Having written hitherto of the lives and works of the most excellent painters, sculptors, and architects, from Cimabue down to the present day, who have passed to a better life, and having spoken with the opportunities that came to me of many still living, it now remains that I say something of the craftsmen of our Academy of Florence, of whom up to this point I have not had occasion to speak at sufficient length. And beginning with the oldest and most important, I shall speak first of Agnolo, called Bronzino, a Florentine painter truly most rare and worthy of all praise.
Agnolo, then, having been many years with Pontormo, as has been told, caught his manner so well, and so imitated his works, that their pictures have been taken very often one for the other, so similar they were for a time. And certainly it is a marvel how Bronzino learned the manner of Pontormo so well, for the reason that Jacopo was rather strange and shy than otherwise even with his dearest disciples, being such that he would never let anyone see his works save when completely finished. But notwithstanding this, so great were the patience and lovingness of Agnolo towards Pontormo, that he was forced always to look kindly upon him, and to love him as a son. The first works of account that Bronzino executed, while still a young man, were in the Certosa of Florence, over a door that leads from the great cloister into the chapter-house, on two arches, one within and the other without. On that without is a Pietà, with two Angels, in fresco, and on that within is a nude S. Laurence upon the gridiron, painted in oil-colours on the wall; which works were a good earnest of the excellence that has been seen since in the works of this painter in his mature years. In the Chapel of Lodovico Capponi, in S. Felicita at Florence, Bronzino, as has been said in another place, painted two Evangelists in two round pictures in oils, and on the vaulting he executed some figures in colour. In the Abbey of the Black Friars at Florence, in the upper cloister, he painted in fresco a story from the life of S. Benedict, when he throws himself naked on the thorns, which is a very good picture. In the garden of the Sisters called the Poverine, he painted in fresco a most beautiful tabernacle, wherein is Christ appearing to the Magdalene in the form of a gardener. And in S. Trinita, likewise in Florence, may be seen a picture in oils by the same hand, on the first pilaster at the right hand, of the Dead Christ, Our Lady, S. John, and S. Mary Magdalene, executed with much diligence and in a beautiful manner. And during that time when he executed these works, he also painted many portraits of various persons, and other pictures, which gave him a great name.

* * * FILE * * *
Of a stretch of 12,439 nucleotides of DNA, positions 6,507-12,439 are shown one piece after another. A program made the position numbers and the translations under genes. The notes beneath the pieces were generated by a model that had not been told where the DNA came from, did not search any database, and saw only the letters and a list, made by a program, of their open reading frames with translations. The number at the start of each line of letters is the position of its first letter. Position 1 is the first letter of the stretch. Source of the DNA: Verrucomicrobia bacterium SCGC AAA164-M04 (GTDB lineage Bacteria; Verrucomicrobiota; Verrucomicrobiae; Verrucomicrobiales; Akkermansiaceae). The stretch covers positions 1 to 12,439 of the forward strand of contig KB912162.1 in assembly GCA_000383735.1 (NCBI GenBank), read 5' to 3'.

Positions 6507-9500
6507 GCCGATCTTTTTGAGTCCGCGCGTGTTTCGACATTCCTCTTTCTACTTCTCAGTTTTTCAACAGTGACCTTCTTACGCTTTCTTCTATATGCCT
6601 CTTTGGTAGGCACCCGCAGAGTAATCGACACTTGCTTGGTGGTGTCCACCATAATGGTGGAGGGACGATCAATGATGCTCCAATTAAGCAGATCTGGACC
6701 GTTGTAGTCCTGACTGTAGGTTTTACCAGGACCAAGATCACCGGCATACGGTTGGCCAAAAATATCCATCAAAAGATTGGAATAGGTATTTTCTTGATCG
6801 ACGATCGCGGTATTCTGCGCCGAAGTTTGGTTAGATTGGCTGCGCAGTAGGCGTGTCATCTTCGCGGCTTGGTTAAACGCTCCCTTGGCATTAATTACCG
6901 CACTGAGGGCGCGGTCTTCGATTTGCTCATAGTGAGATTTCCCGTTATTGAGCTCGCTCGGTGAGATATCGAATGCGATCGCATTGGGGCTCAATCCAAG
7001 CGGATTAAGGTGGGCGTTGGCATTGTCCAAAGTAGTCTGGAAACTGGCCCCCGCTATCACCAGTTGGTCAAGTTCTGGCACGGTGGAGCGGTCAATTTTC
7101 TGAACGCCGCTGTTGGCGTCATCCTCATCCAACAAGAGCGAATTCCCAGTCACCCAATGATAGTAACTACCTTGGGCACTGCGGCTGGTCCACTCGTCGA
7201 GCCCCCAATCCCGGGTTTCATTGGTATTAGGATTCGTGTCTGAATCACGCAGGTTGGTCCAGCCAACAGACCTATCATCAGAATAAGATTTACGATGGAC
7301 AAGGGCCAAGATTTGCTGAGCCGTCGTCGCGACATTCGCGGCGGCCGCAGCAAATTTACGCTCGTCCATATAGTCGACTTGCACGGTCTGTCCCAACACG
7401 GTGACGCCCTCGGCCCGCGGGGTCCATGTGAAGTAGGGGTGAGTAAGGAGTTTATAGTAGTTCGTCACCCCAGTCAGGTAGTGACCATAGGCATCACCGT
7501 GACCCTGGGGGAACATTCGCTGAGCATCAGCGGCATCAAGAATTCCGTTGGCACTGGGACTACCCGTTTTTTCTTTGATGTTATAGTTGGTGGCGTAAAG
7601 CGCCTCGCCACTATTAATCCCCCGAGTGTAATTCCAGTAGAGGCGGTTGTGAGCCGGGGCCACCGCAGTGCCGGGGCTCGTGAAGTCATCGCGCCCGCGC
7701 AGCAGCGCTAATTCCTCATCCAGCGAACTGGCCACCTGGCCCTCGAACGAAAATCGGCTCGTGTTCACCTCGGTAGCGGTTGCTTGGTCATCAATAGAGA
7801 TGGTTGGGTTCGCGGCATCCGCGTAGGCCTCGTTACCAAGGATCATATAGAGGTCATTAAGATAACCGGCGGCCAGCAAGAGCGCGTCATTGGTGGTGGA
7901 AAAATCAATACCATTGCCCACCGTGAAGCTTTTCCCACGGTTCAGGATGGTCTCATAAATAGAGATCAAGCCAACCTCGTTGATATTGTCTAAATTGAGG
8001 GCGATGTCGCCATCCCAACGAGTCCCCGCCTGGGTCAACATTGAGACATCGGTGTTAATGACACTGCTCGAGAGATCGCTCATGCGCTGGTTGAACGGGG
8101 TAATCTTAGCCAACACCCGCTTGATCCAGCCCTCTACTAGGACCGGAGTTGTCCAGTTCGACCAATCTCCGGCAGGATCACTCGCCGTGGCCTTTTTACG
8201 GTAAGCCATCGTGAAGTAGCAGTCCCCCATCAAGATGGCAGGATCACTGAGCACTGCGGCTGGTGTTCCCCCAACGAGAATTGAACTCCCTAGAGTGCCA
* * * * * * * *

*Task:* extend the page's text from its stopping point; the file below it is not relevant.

Then, the siege of Florence being ended and the settlement made, he went, as has been told elsewhere, to Pesaro, where under the protection of Guidobaldo, Duke of Urbino, besides the above-mentioned harpsichord-case full of figures, which was a rare thing, he executed the portrait of that lord and one of a daughter of Matteo Sofferoni, which was a truly beautiful picture and much extolled. He also executed at the Imperiale, a villa of the said Duke, some figures in oils on the spandrels of a vault; and more of these he would have done if he had not been recalled to Florence by his master, Jacopo Pontormo, that he might assist him to finish the Hall of Poggio a Caiano. And having arrived in Florence, he painted as it were by way of pastime, for Messer Giovanni de Statis, Auditor to Duke Alessandro, a little picture of Our Lady which was a much extolled work, and shortly afterwards, for Monsignor Giovio, his friend, the portrait of Andrea Doria; and for Bartolommeo Bettini, to fill certain lunettes in a chamber, the portraits of Dante, Petrarca, and Boccaccio, half-length figures of great beauty....